Singer-songwriter Georgia Mancio and art historian Marie-Anne Mancio explore the unexpected connections between artists, musicians and cultural innovators in an interactive online course. ‘Extraordinary Artists’ begins this Friday 17 September. Feature by Izzy Blankfield.
Georgia Mancio is well known to LJN readers: a multi-award winning, multilingual vocalist and lyricist, who won Best Vocalist at the 2021 Parliamentary Jazz Awards. Her sister, Dr Marie-Anne Mancio, is an art historian and accredited The Arts Society Lecturer who has written and presented online courses for Tate, as well as co-founding Infems (Intersectional Feminist Art Collective).
Over six sessions from 17 September to 22 October, the Mancio sisters will explore the stories of Extraordinary Artists whose works and contributions go beyond geographical and temporal borders. Drawing unexpected parallels between music, art, science and history, Georgia and Marie-Anne will offer their own profound – and different – perspectives on cultural figures.
“We grew up sharing a lot of artistic endeavours and exploring our creativity together,” says Georgia. “It feels really natural that we’d eventually do something together.” Marie-Anne adds: “We’ve always both been interested in coming at things in a very interdisciplinary way. It’s not about looking at art in isolation or music in isolation – it’s so much richer if you can say, that was happening at the same time!”
The inspiration behind the course is personal for the Mancio sisters. “I’ve always been really fascinated by the trajectories of people’s artistic lives, as well as their personal lives,” Georgia tells me. “I find it really inspiring that if you ever get stuck in your own practice, to go to someone who’s been there and done it way before you. It reminds you that if you’re veering off course, that that veering point is actually a starting point for something else.”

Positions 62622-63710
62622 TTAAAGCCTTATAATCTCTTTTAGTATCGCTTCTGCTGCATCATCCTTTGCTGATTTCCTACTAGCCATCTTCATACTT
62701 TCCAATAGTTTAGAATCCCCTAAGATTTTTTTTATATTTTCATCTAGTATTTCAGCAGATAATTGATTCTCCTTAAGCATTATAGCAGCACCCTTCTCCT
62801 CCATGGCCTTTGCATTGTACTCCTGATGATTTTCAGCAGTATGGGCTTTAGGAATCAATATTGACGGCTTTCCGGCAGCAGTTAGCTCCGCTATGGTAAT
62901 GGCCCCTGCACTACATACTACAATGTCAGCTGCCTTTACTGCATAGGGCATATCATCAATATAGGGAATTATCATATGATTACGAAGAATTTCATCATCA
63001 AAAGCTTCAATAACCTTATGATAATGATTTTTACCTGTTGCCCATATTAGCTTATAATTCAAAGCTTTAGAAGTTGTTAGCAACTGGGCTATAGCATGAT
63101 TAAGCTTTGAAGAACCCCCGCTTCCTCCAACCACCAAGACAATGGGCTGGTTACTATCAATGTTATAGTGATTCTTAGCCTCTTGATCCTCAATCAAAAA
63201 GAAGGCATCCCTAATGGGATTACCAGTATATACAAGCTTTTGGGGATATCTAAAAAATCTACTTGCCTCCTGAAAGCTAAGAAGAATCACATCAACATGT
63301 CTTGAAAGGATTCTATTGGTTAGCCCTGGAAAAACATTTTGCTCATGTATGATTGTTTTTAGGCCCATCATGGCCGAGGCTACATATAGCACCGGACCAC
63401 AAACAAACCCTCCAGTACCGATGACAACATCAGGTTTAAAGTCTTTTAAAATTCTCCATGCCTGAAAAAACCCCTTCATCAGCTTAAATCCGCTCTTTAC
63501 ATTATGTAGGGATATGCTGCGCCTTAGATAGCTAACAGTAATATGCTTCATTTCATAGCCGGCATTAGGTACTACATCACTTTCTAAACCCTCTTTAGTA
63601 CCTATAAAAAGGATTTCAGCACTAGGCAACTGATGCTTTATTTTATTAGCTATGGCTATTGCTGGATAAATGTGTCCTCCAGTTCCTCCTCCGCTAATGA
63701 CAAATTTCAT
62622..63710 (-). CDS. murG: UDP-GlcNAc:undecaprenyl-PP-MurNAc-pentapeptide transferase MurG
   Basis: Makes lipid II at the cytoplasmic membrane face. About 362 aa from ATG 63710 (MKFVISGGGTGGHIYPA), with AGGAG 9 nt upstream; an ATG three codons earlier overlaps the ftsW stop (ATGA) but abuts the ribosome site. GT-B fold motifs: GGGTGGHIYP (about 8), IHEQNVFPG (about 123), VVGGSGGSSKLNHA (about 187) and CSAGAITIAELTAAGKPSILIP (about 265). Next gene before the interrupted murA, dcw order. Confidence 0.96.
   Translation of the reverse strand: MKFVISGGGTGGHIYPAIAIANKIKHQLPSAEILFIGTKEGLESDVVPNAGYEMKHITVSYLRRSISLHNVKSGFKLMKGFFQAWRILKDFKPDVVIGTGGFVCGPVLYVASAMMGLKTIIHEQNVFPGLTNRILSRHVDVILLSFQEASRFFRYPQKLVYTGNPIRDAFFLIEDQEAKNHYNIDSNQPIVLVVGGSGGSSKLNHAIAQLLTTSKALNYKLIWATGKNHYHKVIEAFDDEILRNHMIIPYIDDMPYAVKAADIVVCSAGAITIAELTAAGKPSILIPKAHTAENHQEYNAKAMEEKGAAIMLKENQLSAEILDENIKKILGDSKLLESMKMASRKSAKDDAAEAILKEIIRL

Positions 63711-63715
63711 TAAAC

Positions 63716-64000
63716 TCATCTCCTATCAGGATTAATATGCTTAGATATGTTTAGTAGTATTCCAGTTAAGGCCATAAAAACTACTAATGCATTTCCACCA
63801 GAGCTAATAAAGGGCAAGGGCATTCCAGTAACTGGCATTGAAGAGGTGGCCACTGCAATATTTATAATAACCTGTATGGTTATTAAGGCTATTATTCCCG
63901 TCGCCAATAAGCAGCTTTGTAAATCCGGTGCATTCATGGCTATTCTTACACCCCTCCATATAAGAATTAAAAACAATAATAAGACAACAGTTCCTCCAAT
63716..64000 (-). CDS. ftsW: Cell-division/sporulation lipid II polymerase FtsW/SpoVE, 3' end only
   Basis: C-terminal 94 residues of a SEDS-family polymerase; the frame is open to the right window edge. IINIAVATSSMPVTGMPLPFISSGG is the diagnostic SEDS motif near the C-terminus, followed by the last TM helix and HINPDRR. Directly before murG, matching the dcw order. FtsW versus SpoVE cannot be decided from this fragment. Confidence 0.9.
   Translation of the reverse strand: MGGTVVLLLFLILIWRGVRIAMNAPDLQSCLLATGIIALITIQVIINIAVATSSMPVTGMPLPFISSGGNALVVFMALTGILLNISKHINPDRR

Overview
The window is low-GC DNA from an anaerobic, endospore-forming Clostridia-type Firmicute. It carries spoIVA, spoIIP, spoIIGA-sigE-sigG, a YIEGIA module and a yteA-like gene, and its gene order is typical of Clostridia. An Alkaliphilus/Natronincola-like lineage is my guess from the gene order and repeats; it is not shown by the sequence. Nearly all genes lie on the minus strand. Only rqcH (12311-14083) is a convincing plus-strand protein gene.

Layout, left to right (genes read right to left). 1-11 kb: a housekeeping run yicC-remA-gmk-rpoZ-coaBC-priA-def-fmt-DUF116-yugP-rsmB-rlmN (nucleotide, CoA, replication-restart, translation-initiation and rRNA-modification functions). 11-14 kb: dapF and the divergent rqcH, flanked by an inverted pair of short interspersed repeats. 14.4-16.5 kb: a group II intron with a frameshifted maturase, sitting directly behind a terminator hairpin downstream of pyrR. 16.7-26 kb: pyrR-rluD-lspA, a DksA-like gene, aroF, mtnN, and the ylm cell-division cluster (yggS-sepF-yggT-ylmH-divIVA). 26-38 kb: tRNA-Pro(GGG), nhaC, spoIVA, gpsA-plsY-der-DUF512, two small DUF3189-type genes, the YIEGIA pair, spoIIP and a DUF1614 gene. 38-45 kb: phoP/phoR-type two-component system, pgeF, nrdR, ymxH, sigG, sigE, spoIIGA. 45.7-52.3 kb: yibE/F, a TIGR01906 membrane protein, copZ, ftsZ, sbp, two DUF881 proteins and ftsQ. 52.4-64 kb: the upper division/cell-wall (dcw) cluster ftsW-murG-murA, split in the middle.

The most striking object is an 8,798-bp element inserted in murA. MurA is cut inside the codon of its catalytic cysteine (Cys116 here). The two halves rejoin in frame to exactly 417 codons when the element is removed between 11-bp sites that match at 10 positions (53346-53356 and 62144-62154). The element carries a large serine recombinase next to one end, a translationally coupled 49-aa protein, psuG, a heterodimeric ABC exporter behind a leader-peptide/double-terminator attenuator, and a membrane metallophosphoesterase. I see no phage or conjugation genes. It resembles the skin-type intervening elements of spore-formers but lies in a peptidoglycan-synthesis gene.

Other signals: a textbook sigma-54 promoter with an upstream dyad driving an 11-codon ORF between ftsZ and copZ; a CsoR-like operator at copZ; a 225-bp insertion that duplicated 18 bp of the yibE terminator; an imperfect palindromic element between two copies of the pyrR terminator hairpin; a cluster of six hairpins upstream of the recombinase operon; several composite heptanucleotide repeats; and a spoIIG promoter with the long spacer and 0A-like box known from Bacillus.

The series definitely looks extraordinary: beginning with Chilean-American artist Cecilia Vicuña and her inspiration, ‘The Mother of Latin American Folk’ Violetta Parra, Georgia and Marie-Anne will explore the legacy of gender fluidity, the world of cinema and ‘Science Queens’ Anicka Yi and Hedy Lamarr. The course also includes a week dedicated to ‘Men Behaving Badly’, drawing together the stories of artist Frans Hals and controversial jazz legend Jelly Roll Morton.
Extraordinary Artists will bring into dialogue well known cultural figures with names that are less familiar. As Marie-Anne says, “We’ve tried to choose some personalities with their own very inspiring, fascinating life stories that will carry people through, even if they don’t think they’re particularly interested in one art form or the other.” Georgia agrees: “We’re really just showcasing fascinating people, because the personal stories – the characters, the personalities with multifaceted, even secret careers – are the ones which really stick.”
Extraordinary Artists begins on Friday 17 September and runs for six weeks. Find out more and sign up here